Let $[a_0,a_1,a_2,\ldots]$ be an infinite simple continued fraction.

How can one show that $a_0$ is the integral part of $[a_0,a_1,a_2,\ldots]$?

There is a similar theorem for finite continued fractions with length $n\geq 1$ and $a_n \geq 2$ that I know, however I don't know how to extend this to the infinite case. The infinite continued fraction is the limit of the sequence of its convergents but as each convergent will not always have $2$ as its last partial coefficient, I don't know how to proceed.

  • $\begingroup$ Just write out a few continued fractions, maybe a few convergents each for $\pi,$ then $e,$ then Euler's $\gamma.$ Things become clear that are obscured by the copious symbols used $\endgroup$ – Will Jagy Jan 7 at 1:55
  • $\begingroup$ I know it is pretty obvious but proving it... not so much for me. $\endgroup$ – Gabi23 Jan 7 at 2:00
  • $\begingroup$ There is a space between obvious and proof in which we try to figure out what we ought to be attempting to prove. Continued fractions have too much machinery for most beginners to appreciate everything in symbols. Write out a few convergents in a few examples, and you will see enough to find something fairly specific that could be proved. I suppose I should direct your attention to where the convergents lie relative to the constant, above or below $\endgroup$ – Will Jagy Jan 7 at 2:04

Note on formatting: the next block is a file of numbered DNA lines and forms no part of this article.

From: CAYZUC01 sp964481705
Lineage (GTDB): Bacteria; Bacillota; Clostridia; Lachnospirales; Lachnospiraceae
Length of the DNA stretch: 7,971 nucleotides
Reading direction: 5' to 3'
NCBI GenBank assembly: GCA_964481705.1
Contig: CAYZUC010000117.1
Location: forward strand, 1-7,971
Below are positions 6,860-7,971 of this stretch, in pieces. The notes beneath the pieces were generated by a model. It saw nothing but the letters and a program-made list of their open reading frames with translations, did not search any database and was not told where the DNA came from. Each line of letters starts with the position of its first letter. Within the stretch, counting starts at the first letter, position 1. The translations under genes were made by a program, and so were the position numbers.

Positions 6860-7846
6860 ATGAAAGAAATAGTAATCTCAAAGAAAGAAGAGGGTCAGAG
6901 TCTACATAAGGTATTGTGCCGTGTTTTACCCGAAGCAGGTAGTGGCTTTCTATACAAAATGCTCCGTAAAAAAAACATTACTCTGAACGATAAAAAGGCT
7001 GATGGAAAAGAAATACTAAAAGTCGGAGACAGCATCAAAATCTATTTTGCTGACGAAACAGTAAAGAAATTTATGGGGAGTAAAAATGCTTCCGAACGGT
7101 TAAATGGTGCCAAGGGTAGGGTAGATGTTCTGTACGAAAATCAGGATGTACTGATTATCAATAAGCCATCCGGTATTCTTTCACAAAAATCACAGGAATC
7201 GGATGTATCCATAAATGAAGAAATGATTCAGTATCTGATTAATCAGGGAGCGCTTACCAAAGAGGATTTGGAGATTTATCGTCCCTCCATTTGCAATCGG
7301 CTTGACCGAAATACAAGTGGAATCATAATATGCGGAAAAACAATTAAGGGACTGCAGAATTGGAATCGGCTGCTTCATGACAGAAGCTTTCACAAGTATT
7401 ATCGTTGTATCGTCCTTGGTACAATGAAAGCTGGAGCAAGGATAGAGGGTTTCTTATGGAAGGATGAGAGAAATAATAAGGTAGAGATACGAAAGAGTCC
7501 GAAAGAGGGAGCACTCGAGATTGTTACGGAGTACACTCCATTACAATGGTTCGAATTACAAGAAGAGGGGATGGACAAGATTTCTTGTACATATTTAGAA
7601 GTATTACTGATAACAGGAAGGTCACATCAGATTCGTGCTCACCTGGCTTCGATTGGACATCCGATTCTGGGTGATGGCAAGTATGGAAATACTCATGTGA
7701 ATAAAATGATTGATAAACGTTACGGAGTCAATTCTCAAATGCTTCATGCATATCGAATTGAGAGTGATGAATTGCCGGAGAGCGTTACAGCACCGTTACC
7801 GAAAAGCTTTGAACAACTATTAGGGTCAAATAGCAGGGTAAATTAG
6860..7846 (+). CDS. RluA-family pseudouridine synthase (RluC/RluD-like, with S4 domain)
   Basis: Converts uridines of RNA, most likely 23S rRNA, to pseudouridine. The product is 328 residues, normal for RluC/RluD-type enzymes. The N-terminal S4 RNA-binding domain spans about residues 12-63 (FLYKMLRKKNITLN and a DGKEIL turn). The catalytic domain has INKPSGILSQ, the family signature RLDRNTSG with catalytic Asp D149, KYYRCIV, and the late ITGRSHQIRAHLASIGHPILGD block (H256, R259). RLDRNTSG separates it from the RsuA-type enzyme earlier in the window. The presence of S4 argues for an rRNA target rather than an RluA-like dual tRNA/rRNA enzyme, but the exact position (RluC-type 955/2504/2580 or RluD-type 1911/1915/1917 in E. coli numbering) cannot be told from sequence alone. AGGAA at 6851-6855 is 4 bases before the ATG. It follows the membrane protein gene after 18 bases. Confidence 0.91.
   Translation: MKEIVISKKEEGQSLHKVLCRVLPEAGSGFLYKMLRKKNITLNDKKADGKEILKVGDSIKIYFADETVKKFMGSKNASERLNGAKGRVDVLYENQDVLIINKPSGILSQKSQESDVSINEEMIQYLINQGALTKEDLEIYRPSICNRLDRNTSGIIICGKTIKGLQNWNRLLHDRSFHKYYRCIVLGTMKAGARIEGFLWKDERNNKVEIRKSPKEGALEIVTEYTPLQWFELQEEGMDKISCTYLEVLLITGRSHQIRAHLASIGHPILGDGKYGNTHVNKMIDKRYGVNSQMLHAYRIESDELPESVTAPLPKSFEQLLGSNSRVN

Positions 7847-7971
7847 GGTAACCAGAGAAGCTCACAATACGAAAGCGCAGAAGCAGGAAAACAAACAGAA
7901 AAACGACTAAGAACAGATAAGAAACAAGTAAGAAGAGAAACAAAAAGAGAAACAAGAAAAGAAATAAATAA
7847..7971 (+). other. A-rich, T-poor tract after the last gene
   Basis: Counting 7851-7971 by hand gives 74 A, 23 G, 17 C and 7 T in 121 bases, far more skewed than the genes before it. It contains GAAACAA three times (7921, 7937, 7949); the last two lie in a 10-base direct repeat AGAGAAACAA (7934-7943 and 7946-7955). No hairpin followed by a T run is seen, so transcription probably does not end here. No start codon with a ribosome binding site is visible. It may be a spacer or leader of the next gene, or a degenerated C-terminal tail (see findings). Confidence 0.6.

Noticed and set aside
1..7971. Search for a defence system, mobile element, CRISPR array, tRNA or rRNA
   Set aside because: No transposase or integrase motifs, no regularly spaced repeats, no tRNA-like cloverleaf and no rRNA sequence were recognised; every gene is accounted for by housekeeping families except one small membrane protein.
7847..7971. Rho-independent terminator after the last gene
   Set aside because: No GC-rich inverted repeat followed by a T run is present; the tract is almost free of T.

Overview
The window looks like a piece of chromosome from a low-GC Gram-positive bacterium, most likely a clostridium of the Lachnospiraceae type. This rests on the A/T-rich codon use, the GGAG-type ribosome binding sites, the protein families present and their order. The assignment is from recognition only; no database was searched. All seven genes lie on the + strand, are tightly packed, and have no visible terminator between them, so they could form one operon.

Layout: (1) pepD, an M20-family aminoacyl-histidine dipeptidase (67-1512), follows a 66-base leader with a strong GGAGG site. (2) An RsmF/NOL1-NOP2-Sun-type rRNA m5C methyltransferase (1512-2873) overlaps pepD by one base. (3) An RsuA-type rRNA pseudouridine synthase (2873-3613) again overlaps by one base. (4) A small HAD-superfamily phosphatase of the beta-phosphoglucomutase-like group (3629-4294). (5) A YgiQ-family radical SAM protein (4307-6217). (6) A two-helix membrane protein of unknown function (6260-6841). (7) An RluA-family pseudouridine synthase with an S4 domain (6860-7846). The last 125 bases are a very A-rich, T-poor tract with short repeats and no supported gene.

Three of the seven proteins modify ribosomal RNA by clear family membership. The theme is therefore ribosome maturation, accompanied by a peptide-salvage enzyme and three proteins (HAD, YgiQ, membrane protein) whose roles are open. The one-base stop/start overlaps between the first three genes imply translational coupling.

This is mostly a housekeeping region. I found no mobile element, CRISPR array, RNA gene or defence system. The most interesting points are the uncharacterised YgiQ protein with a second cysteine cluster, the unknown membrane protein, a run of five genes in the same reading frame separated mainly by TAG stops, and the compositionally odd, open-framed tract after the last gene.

• $\begingroup$ I know even convergents are below and strictly increase to the infinite continued fraction and odd convergents are above and strictly decrease to the infinite continued fraction. So I suppose I could argue that we reach a point where the convergents all have the same integral part (this is possible since infinite continued fractions are irrational numbers). Thus the limit of the sequence of convergents must clearly have the same integral part and those of the 'big' convergents. $\endgroup$ – Gabi23 Jan 7 at 2:14
  • 1
    $\begingroup$ good. Please do the beginnings of a few cf's for positive numbers... just the convergents coming from $a_0$ then $a_1 $ then $a_2$ for, say, $ \pi$ and $e.$ Every subject in mathematics that can be taught at all has sample calculations that give a concrete feel. Here, it is actual convergents, writing down some with specific numbers, getting decimal versions of the convergents and seeing how they compare to the eventual limit. Not from a remembered theorem, rather from new experience $\endgroup$ – Will Jagy Jan 7 at 2:22

For $n \geq 2$, every finite continued fraction $[a_2,a_3,\ldots,a_n]$ is at least $a_2$. Therefore the infinite continued fraction $\beta := [a_2,a_3,\ldots]$, which is defined to the the limit of the finite continued fractions $[a_2,a_3,\ldots,a_n]$ is at least $a_2$: $\beta \geq a_2 > 0$.

Setting $\alpha = [a_0,a_1,a_2,\ldots]$, we have $$ \alpha = a_0 + \frac{1}{a_1 + 1/\beta}. $$ Since $\beta > 0$ we have $0 < 1/\beta$, so $0 < a_1 < a_1 + 1/\beta$, so $$ 0 < \frac{1}{a_1 + 1/\beta} < \frac{1}{a_1} \leq 1 \Longrightarrow 0 < \frac{1}{a_1 + 1/\beta} < 1. $$ Add $a_0$ to each term in the last inequality and you get $a_0 < \alpha < a_0 + 1$, so $a_0 = \lfloor{\alpha}\rfloor$.


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